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The Acara Challenge 2011 results are out! Four teams of student social entrepreneurs have been chosen to receive Acara scholarships of $5,000 and tuition for the Acara Summer Institute in India to advance their business: TextRA, Sewasan, Swach and Ankur Initiative.

Over the last semester, as part of the Acara Challenge 2011, 21 teams involving about 175 students from 12 participating universities in the U.S., India and Mexico worked to develop business ideas to tackle global challenges of food and water security. For this they received a lot of support from their professors, industry mentors and international university partners. Of these 21 teams, eight were chosen to present at the Acara Challenge Finals this Monday, May 16, 2011 at the Institute on the Environment, University of Minnesota.

At the Acara Challenge Finals, these eight teams pitched their business idea to a panel of judges composed of domain experts, investors, and business and nonprofit leaders. The judges then selected the teams to receive the Acara scholarships. While all eight teams have great ideas and potential to have a large impact, four teams were selected to receive a grant of $5,000 and tuition for the Acara Summer Institute, a business accelerator to be held in June-July 2011 in Bangalore, India.

Here is a summary of the four teams:


A partnership of the University of Minnesota and TERI, this team has developed TextRA, a network that will instantly deliver key information on food and water availability at various locations to the hands of malnourished and resource-deprived individuals, saving them precious time and energy.

Sewasan, another UMN-TERI team, is a community-directed cooperative that will create and maintain toilet facilities in urban slums and charge residents to use them, either on a pay-per-use basis or through a monthly subscription fee. The presence of these facilities will decrease the spread of food- and water-borne illnesses, increase quality of life, and provide employment opportunities for local residents.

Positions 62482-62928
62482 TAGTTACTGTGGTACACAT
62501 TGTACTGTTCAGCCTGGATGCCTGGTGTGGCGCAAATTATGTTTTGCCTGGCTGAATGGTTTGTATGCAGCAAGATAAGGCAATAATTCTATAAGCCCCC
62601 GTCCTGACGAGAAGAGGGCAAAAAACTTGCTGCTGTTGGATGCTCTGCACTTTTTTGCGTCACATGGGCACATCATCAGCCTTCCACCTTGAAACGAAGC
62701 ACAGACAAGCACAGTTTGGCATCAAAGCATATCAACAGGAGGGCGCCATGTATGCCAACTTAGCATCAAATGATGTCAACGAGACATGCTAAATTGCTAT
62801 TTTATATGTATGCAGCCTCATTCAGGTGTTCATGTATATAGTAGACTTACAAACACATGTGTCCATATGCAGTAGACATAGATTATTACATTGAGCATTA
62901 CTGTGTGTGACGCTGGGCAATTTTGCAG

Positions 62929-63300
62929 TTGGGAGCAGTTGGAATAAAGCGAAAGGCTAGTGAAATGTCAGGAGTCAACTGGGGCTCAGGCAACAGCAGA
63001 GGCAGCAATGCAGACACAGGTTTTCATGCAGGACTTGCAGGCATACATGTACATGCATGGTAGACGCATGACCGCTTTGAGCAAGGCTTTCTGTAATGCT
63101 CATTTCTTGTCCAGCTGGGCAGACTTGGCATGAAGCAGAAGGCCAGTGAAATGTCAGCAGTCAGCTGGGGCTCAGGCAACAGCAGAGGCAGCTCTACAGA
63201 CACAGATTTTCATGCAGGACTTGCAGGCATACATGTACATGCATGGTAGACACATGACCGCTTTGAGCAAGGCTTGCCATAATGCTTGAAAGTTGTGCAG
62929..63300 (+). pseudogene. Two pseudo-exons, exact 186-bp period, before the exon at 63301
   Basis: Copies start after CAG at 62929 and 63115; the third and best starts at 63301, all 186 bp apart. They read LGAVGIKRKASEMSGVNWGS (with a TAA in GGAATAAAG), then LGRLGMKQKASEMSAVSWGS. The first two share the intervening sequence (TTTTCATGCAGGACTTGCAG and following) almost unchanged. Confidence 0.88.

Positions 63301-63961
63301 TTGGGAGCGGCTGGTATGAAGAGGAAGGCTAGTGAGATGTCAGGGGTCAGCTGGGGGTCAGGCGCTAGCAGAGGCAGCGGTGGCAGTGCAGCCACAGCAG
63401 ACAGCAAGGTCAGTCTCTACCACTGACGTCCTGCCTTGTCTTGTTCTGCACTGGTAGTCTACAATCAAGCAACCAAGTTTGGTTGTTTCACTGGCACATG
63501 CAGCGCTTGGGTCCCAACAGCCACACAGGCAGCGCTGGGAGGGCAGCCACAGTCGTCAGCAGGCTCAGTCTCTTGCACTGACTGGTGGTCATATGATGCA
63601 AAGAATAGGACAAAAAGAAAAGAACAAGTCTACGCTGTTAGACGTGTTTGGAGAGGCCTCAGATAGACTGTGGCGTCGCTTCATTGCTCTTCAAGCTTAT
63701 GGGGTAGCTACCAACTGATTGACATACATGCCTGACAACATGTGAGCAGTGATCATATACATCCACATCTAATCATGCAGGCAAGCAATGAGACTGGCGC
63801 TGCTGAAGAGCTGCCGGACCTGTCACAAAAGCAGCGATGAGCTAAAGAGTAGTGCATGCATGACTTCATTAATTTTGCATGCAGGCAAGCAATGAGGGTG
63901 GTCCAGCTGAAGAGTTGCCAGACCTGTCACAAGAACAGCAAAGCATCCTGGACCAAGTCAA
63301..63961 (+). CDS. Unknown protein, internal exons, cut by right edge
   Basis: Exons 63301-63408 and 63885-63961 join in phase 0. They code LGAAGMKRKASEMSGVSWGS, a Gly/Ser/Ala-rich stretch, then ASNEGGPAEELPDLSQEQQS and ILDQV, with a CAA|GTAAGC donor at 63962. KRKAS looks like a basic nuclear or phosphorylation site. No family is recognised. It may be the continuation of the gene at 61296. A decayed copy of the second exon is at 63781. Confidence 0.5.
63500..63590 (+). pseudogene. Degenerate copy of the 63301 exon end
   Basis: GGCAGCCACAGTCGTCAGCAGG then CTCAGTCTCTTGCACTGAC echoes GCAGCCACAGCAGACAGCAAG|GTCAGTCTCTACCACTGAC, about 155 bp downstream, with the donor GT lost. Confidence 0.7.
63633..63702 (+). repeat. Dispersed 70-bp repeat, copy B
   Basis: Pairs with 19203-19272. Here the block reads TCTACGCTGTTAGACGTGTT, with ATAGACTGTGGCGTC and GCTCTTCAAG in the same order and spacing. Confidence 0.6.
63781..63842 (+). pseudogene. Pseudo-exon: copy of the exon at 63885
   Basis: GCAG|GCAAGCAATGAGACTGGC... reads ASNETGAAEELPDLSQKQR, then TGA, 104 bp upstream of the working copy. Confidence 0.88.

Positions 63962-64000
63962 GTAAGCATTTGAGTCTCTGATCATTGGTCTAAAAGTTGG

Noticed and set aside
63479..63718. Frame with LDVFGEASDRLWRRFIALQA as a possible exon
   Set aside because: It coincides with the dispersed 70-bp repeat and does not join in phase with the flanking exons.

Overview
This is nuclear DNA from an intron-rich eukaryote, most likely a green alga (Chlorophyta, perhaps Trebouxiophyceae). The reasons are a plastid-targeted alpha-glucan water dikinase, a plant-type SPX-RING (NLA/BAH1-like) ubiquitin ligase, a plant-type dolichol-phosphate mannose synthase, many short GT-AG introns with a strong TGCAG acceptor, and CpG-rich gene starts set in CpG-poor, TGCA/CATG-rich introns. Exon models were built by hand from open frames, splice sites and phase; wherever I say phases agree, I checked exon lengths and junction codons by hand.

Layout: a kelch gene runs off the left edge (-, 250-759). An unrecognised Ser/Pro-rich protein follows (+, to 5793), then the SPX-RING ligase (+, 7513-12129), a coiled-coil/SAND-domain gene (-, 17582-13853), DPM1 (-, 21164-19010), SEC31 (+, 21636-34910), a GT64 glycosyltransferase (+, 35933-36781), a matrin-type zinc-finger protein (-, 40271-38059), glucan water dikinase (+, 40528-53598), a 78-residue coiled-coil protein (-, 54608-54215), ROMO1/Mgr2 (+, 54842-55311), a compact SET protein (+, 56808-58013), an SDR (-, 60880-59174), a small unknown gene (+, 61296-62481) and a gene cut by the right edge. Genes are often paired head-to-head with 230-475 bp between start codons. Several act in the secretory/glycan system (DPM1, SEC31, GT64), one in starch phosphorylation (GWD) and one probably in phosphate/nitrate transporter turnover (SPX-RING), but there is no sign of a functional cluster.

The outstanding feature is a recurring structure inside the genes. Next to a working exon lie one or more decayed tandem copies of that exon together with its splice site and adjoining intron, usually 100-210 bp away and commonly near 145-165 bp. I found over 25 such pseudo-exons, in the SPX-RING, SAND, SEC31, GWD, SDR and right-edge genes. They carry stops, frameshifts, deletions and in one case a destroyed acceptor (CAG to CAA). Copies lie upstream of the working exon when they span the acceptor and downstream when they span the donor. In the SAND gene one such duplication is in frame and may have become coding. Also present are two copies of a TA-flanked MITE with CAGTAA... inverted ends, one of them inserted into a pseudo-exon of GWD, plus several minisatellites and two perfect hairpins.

Students at Cornell and the K.J. Somaiya Institute of Management in Mumbai created Swach to improve the efficiency and efficacy of the midday meal audit process in schools. Swach would provide testing kits and the communication infrastructure to test for food quality issues and report them to authorities, allowing time-strapped government auditors to focus where they are most needed.

The Ankur Initiative
The Ankur Initiative, a collaborative effort between students at Duke and the India Institute of Technology (IIT) Roorkee, aims to combat water stress in parts of rural India by selling affordable polytunnels – lightweight plastic miniature greenhouses – to subsistence farmers in order to reduce water loss and increase crop yields.

We wish the teams success with their ventures. To read more about the program and all the student plans, check out Acara’s website.

Stay tuned for more about these teams’ progress at the Summer Institute and beyond!

Yes, IT is on. And here’s the link to all events happening around and through the week.  NextBillion did a post on GEW a few days ago and it reminds me of how entrepreneurship and sustainable development continue to dominate as topics of interest at universities around the world. Each November, the Global Entrepreneurship Week connects people everywhere through local, national and global activities designed to help them explore their potential as self-starters and innovators. Co-founded by the Ewing Marion Kauffman Foundation and Enterprise UK in 2008, GEW has become a quite popular series of events.

So what does this mean for us? As a community of students, researchers, VCs and mentors  including people from academia and industry, entrepreneurship is something we celebrate throughout the year – through the Acara Challenge and through our Sales for Social Impact program. Entrepreneurship is a part and parcel of our vision and nature.

I want to use this opportunity to do a series on some important and difficult questions that we have been facing in our work of encouraging and supporting student entrepreneurship, both in developed and developing countries.

Here’s the first question: How important do you think it is to teach entrepreneurship and design thinking to students? As Acara Institute, we have been doing this for over two years now and have faced several roadblocks. And when we looking at business plan competition organizers or early stage incubators, we wonder whether that’s what we should focus our efforts on.

Should we drop our agenda of teaching students about concepts of sustainable development, business planning and team management! And instead, just invite entries for social business plans from universities around the world! Wouldn’t that be much easier, rather than continuing to work with faculty members and training them so that they can hep students? But isn’t education an important component of the value chain. Can we simple assume that students have enough information and self learning tools that they can start ventures, particularly those focuses on the bottom of the pyramid. Or maybe with limited resources at hand, it makes sense to just support mature ideas with successful proof-of-concept and forget about the education part!

We look forward to hearing from you!